- 2 large garlic cloves, finely grated
- 4 6-ounce skinless salmon fillets (preferably wild)
- Kosher salt, freshly ground pepper
- 1 pound baby bok choy, halved
- 2 cups (packed) finely shredded green cabbage (about 5 ounces)
- 4 ounces shiitake mushrooms, stemmed, sliced if large
- 2 tablespoons olive oil
Preheat oven to 450°F. Heat a large rimmed baking sheet for 15 minutes. Meanwhile, mix mayonnaise and wasabi in a small bowl. Stir in half of ginger and half of garlic; set aside. Season fish all over with salt and pepper. Place bok choy, cabbage, and mushrooms in a large bowl. Drizzle with oil and add remaining ginger and garlic. Toss to coat; season with salt and pepper. Scatter vegetables across one side of baking sheet. Arrange salmon on other side. Roast, stirring vegetables occasionally, until salmon is cooked through, 12-15 minutes. Divide vegetables among plates; top with salmon. Serve wasabi mayonnaise alongside.
- 1 fresh baguette or Ciabatta loaf sliced into 1 inch pieces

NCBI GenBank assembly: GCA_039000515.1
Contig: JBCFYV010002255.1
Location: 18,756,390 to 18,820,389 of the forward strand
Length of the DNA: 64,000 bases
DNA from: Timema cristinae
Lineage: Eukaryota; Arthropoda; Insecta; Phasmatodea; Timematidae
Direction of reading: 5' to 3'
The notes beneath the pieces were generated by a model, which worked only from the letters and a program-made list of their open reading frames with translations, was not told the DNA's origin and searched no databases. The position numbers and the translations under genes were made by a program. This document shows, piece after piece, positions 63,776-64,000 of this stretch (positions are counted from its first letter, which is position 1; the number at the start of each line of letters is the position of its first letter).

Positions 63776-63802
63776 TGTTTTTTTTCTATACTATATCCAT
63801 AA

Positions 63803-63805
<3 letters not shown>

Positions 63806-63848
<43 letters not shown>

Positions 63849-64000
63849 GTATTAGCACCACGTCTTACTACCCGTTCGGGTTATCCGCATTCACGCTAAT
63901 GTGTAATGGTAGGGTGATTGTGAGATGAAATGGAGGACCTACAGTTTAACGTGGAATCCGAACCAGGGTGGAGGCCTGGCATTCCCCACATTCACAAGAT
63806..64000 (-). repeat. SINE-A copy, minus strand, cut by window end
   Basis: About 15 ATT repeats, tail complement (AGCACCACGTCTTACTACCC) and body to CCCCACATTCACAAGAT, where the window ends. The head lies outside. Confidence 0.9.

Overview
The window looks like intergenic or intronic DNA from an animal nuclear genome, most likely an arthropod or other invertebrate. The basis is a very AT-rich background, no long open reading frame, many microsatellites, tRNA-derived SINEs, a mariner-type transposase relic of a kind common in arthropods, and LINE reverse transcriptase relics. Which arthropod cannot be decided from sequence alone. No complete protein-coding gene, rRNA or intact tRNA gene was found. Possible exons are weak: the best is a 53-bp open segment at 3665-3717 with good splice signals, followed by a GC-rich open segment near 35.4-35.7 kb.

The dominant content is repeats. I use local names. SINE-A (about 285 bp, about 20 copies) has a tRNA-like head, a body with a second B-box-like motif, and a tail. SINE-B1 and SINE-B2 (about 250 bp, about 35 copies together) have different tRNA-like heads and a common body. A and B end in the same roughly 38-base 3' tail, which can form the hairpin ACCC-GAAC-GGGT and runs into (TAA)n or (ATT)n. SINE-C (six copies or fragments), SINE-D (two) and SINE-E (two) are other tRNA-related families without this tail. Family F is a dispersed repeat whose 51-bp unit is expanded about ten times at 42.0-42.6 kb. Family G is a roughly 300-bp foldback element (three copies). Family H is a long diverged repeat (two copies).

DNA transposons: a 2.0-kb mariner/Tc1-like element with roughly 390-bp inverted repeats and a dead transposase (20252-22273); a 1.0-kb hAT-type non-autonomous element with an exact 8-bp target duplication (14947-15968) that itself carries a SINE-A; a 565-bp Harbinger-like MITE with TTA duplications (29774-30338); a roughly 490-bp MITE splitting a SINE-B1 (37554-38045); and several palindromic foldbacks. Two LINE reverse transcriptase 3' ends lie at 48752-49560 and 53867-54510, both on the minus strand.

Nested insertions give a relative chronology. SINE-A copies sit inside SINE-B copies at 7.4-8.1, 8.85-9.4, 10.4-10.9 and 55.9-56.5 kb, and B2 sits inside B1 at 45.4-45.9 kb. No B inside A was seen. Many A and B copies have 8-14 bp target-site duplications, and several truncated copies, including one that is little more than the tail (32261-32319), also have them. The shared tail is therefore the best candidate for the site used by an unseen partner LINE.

- ½ cup of room temperature butter (good quality such as Plugra or fresh from a farmers market!)
- Fresh marjoram minced or chopped finely, to taste
- High quality olive oil (should be cold pressed, organic)
- High quality sea salt
Because this recipe is so simple, it is essential that all of the products you use be of the best quality. This is a great starter to any meal if you’re entertaining or even if you find that you’re not so hungry and want something small to snack on. First mix the marjoram and butter in a bowl so that it is almost whipped and would melt easily. Use a mandolin slicer or thinly slice by hand the radishes almost so that you can see through them. Toast the bread but be sure that it doesn’t get too crunchy and spread the butter on it immediately after you take it out of the oven. Place the radishes on the sliced bread and sprinkle just a little bit of sea salt and pepper (if you desire) on top. You’re done!!